After spending tens of thousands of dollars on new furniture and accoutrements for his apartment, he seemed to be at home. I flew back to Rhode Island. Shortly after, my brother drove down to watch the Super Bowl with him. I called after the game, and he seemed to be in pain and uncomfortable, but I figured he would just go to sleep. After my brother left for the night, my father called 911, and ended up in the hospital, his sugar at astronomical levels.While my brother was visiting, my father hadn’t once gotten out of his scooter-chair, was eating junk, and apparently was in and out of consciousness. Not once did it occur to my oblivious asshole of a sibling to call an ambulance.
After my father recovered, it was decided that he just couldn’t live alone. He was moved into a nursing home, but not like the ones on TV. He had no money left, and couldn’t afford the kind where you have a nice, normal room. He ended up in a place that just seemed like any other hospital. The staff was excellent, though.
He grew depressed. I would talk to him on the phone, and he just kept referring to his new home as his final home. He knew he was never going to get out of there. The nurses tried to get him to do some physical therapy, even though he couldn’t pay for it, but he’d given up. He told me he’d walked around one day, but I knew that wasn’t true. He believed he had, though. He was starting to imagine that he was getting out, that he had bought a new Cadillac, that he was going “home.”
The cancer was clearly back, and it was taking the last thing he had left: his mind.
My aunt and I visited him in October of 2012. I was prepared for the worst. When we walked into his room, I saw a ghost of the man I had grown up knowing. He had always been overweight, but now he was gaunt. His legs were spindly, his arms thinner than I had ever seen them. His face barely resembled anything I remembered, though his smile and his eyes remained the same.
I knew from my aunt and the nurses that he hadn’t been eating. He had been placed with hospice, though that wasn’t to signal the end of his time, but simply a hope that the additional comfort would help. The beginning of it was coincidentally timed with our arrival. The first meal they fed him that day wasn’t great, and he picked at it. When my aunt and I went out for lunch, we brought him back some fried chicken and biscuits, one of his favorite things to eat. Despite the unhealthiness of the meal, we figured that if he’s not eating anything, something is better than nothing. He put the food down with gusto, eating all of the chicken and a couple of biscuits.
He was talkative, and some of his sarcastic sense of humor returned. With great effort, the nurses got him out of bed and into a wheelchair. We took him outside on the patio. He continued eating—snacks, water, ice cream—and seemed to have an appetite. It appeared he was getting better. He talked more. He made sense.
We talked about bringing him home, to New Jersey, where there was more family around that could help him. We were hopeful that this might signify a recovery, but deep down, I didn’t believe that. He could barely move. His legs were locked into position, his knees unwilling to bend in any helpful way. He was living in clarity one moment, a fantasy world the next.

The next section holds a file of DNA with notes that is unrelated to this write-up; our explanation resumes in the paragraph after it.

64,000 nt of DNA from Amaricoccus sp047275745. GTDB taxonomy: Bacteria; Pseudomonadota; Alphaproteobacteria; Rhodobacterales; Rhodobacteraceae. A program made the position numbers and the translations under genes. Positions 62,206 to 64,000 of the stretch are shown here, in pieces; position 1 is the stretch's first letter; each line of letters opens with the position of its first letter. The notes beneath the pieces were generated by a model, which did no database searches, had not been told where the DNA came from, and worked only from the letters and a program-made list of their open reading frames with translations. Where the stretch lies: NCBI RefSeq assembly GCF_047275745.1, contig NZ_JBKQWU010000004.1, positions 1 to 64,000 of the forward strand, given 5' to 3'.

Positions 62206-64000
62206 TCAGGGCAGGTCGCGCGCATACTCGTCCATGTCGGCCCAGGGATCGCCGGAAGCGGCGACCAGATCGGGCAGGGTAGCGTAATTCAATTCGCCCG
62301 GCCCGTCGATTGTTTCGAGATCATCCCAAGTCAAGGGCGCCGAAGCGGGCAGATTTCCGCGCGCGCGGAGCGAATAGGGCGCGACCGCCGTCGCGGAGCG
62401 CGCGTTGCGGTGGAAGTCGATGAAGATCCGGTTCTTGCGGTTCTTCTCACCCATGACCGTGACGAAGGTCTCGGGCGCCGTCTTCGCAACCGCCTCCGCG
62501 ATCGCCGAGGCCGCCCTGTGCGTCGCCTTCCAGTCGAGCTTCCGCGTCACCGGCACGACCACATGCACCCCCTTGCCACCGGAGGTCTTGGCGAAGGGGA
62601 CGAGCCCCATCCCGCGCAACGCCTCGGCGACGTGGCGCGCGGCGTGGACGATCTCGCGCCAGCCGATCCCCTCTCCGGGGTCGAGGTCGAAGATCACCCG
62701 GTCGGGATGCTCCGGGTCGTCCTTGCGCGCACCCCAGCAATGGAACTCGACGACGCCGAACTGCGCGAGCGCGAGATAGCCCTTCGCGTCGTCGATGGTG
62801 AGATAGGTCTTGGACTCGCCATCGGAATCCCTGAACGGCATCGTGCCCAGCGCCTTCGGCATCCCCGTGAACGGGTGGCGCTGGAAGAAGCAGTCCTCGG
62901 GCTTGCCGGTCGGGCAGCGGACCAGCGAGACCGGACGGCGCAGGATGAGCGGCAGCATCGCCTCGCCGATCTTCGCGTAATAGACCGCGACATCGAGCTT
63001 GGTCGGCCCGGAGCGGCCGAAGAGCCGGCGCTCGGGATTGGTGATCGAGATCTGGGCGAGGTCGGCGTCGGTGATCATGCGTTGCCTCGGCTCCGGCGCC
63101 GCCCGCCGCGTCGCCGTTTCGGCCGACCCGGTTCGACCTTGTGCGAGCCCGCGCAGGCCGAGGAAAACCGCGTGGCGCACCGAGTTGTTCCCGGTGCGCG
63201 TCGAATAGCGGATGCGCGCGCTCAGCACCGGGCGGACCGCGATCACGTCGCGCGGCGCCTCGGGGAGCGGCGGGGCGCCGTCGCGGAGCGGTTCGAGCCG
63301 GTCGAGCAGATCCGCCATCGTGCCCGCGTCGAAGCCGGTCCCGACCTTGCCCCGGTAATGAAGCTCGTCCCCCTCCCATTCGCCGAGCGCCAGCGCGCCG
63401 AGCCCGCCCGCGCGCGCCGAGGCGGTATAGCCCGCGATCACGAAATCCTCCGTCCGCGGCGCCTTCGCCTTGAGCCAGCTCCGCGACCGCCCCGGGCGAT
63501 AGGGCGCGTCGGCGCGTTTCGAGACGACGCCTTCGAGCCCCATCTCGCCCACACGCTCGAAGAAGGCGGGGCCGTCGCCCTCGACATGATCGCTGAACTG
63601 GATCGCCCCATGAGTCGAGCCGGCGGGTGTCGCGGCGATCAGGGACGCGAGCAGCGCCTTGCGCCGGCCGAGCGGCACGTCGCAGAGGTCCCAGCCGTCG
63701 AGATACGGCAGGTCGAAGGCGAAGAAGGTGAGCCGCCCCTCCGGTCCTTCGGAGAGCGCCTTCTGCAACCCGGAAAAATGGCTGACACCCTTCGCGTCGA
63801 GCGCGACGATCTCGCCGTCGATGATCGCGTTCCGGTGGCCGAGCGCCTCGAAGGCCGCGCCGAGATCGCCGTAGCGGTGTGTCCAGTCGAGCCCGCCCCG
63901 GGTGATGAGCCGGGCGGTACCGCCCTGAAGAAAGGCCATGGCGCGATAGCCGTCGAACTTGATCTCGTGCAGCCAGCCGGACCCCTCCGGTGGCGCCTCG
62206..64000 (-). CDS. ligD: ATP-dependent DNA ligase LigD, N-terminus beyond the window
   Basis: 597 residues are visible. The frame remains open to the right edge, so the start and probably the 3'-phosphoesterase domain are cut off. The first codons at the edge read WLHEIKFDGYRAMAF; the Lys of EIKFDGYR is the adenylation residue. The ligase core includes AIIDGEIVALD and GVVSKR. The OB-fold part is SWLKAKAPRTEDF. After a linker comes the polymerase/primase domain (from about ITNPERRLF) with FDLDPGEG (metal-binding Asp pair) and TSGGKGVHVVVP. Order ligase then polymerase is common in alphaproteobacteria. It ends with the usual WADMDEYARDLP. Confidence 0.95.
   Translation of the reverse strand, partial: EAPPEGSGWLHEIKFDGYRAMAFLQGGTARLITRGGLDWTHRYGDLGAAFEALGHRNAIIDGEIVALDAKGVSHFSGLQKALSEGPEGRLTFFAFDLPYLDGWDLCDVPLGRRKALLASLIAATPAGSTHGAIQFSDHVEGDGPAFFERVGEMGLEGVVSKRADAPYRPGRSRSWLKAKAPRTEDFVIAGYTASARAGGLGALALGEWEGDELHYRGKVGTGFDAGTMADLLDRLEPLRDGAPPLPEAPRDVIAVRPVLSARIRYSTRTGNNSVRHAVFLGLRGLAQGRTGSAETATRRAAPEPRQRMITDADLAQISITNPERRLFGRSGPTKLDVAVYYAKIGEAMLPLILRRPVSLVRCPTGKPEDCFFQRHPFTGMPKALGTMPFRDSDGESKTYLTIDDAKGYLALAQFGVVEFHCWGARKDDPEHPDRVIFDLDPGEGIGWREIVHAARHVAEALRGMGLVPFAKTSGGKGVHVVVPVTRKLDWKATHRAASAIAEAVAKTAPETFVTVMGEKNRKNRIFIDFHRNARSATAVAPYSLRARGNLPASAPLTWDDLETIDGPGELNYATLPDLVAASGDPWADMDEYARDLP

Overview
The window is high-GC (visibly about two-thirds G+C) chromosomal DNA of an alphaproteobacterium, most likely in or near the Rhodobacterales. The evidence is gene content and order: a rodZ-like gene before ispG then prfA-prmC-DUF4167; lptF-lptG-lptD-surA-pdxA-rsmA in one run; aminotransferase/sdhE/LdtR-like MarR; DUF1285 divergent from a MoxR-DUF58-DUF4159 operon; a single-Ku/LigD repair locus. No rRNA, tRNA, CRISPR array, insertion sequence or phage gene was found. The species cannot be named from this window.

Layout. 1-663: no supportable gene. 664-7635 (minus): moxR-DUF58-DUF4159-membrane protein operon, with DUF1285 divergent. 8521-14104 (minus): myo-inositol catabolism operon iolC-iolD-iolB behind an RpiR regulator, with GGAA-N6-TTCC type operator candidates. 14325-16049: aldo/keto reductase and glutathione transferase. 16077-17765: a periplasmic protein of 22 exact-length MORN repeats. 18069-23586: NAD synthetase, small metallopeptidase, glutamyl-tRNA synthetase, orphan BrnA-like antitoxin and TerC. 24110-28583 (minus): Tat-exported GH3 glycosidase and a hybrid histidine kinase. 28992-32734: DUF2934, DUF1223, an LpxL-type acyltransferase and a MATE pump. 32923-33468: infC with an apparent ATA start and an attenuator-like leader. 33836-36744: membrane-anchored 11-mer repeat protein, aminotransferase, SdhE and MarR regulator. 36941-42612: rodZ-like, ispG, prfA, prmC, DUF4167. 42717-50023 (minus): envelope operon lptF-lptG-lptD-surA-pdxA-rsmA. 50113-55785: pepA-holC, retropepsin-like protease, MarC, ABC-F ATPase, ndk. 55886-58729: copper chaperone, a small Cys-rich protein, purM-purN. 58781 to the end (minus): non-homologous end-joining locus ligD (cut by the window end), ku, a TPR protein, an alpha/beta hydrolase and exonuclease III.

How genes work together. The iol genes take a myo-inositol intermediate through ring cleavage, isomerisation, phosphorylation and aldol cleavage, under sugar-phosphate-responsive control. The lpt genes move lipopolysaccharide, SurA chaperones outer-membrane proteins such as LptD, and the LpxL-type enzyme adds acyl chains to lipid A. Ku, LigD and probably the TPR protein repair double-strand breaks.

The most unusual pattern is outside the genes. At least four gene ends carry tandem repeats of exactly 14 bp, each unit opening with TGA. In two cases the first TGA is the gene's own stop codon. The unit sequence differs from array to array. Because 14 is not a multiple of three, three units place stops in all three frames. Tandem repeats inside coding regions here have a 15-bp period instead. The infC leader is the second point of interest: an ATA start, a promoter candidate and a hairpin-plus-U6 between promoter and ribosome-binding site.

A week later, I said goodbye, with a dark feeling that it would be the last time.
I talked with him on the phone a few more times that winter. He asked me what I wanted for Christmas when he was able to “go home.” I called him on New Year’s, but he couldn’t talk long; he wasn’t feeling well, he said, and he would call me back. After a few days, when he didn’t return my calls, I got another message from my aunt.
“He’s not well,” she said. “We’re going down to see him. It’s almost time.”
I didn’t have the money to hop on a plane, so I got status updates via text and phone calls. He wasn’t talking, so I couldn’t really have a conversation with him. Then, at about 2 in the morning on January 7th, I was up late (as I usually am), and I checked Facebook. His girlfriend had posted, “RIP John. You’ll be missed.”
I was a little aggravated at finding out about his passing via social media, though I knew the message was meant for my brother, who hadn’t even called to check on him. My brother, who when my father could no longer be alone in Independent Living, rushed down—not to help, but to take as many of my dad’s new things as he could fit in a truck.
The funeral would be a week later, and I couldn’t really afford to go to that either, nor did I really want to. My family fights and argues a lot, and I had already said my goodbyes.
Just like I knew I had.
I say now that I want to break out of the paradigm my family has been stuck in for generations, and I believe I have. I don’t want to leave my dad behind entirely, though. I have his sense of humor. I’ve inherited his enjoyment of a “nice time”—fine restaurants, maybe some gambling (conservative with the money, of course). I also share his disdain for drama, especially within our family. He and I ignored and avoided it.
I was also handed down his stoniness in the face of death. When my grandfather died (and years later, my grandmother following him), he grieved in his own way, and though I knew there was sadness and a silent mourning, he didn’t cry, at least in front of anyone.
And when my father passed, I did not cry. I grieved in my own way, quietly, and accepted condolences graciously. It wasn’t that I didn’t care. It’s just the way it is.
I also carry with me that fascination with the still water, fishing pole in hand, and only the sounds of the birds and far-off boats, the smell of the lake and worms and caught fish (on a lucky day), and just my own thoughts. I’m not a big believer in the afterlife, but if it exists, I hope we’ll share the boat, a couple of coffees and rolls and no words.